Me nearing the turn towards the summit variant
Mike happy to make the turn to the summit variant of Dead Dog
Mike Nearing the top of the false summit
Mike‘s self portrait with me in the background
The last 200 feet before the split in the couloir revealed snow that was really beginning to soften in the sun. We decided quickly to head left, which would lead us to the summit. From the initial turn left, it was impossible to see the true summit, and was in fact a false summit. The slope steepened. I could not help but pull out my camera in hopes that I would get a photo of Mike topping out of the couloir, but knew as he crested and did not say anything that we would have more to go. As I reached to top of the false summit, I could see the cornice that lines the summit ridge of Torrey's, but also saw some significant exposure to my left. Mike had just made the turn rounding the last rock, that I was sure would lead to the end of the climb. I could feel the snow soften with every step, and could see the tracks butted up to the rock, which was a real cause for some concern and lit a fire under me. As I reached the rock, I could feel how soft the snow was near it, and the snow had pulled at least an inch from it already. I really wanted to take a photo but really did not want to linger so I kept moving until I was clear of the rock. I should say that when I came back to climb Lost Rat the next day, you could clearly see a wet slide run that broke sometime on Saturday after we cleared the climb, and the crown appeared to be near the rock.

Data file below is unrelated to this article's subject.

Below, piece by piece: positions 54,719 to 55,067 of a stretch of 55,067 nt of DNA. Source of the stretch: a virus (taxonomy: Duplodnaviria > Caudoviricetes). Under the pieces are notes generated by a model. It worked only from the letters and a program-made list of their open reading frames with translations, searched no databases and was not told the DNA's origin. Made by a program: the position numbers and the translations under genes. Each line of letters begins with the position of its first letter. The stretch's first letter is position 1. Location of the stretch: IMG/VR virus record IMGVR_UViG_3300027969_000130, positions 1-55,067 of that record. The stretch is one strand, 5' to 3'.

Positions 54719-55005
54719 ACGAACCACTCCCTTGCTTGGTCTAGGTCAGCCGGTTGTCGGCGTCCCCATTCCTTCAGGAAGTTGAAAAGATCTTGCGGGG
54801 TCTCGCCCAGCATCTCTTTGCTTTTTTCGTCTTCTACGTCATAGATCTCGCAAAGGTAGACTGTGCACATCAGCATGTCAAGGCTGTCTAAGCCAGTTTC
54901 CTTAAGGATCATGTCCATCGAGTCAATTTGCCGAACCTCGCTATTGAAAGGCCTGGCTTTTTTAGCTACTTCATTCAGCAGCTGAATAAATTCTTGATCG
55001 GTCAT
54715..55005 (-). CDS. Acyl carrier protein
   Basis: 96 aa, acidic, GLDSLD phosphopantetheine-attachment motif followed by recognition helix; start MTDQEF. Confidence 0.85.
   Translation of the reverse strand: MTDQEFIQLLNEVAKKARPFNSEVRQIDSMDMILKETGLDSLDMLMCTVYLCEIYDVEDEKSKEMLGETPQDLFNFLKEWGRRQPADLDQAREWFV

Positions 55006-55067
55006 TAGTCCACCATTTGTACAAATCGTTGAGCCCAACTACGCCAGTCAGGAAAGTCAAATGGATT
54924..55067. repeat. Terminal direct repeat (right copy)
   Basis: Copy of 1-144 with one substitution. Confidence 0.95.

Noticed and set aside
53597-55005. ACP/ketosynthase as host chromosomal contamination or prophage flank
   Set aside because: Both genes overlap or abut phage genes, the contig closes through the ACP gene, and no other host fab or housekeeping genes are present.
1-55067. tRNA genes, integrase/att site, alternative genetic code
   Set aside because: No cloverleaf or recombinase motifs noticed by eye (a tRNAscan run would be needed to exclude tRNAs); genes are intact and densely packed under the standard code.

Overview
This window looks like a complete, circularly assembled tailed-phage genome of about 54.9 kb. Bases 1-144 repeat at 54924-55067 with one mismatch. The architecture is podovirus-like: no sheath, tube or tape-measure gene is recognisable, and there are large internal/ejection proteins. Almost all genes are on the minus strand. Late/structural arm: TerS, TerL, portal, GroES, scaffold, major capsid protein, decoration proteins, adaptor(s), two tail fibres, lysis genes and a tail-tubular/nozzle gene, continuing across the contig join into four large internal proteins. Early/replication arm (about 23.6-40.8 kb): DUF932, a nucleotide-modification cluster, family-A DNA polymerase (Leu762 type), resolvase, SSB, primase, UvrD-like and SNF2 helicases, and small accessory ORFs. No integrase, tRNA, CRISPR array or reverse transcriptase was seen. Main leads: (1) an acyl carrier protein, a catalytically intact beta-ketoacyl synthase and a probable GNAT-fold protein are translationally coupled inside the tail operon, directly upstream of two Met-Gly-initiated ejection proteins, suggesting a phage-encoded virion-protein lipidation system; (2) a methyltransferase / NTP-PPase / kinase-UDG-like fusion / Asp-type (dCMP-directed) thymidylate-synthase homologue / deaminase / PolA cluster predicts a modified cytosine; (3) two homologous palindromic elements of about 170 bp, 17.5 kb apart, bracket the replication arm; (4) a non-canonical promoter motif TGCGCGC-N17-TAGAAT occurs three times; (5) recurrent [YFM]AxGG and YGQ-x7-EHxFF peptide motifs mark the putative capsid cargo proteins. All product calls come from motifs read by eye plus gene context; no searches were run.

As I looked up, I saw climbers which meant the summit! Once clear of the rock, the snow became much more firm, and I slowed my pace a bit again, but was focused on the top. I crested, looked left, and saw Mike and some skiers 10 feet to the left. I felt so good I wanted to yell to the sky, but instead chatted it up with the skier on the summit and joined mike for some turkey jerky and peanut butter with Ritz crackers.
Mike and I on the Summit
Mike celebrating with Ritz!
Clouds pressing themselves against the Edwards Ridge Line
The clouds sitting on the Edwards Ridge were very cool, so I felt compelled to get some photos before heading down. We took our time on the descent, at least until we could glissade. The other climbers had already smoothed out a track for us to take.
The glissade track all smooth and ready
As we approached the rock where we had left our snow shoes we could see the guide with his climbers only half way up dead dog. We watched them for a while, concerned about the conditions. There seemed to be new wet slide tracks low on the climb, and we knew from postholing across the bowl to our snowshoes that the snow was not very solid anymore. We watched with concern for over half an hour before slowly hiking out, looking back frequently. We waited with the top of the climb just in view as the hit the summit just after noon. Feeling better that they made it safely we made out way quickly to the car. I should saw, we could not have been happier we remembered our snowshoes as we periodically postholed with snowshoes to our knees. I could only imagine what it would have been like without snowshoes. It was an amazing climb that lived up to its reputation as a challenging, airy and brilliantly exhilarating snow climb!
Looking back as we hiked out, the red line is our line up
For a TR of our Lost Rat climb the next day the TR is here:
Thumbnails for uploaded photos (click to open slideshow):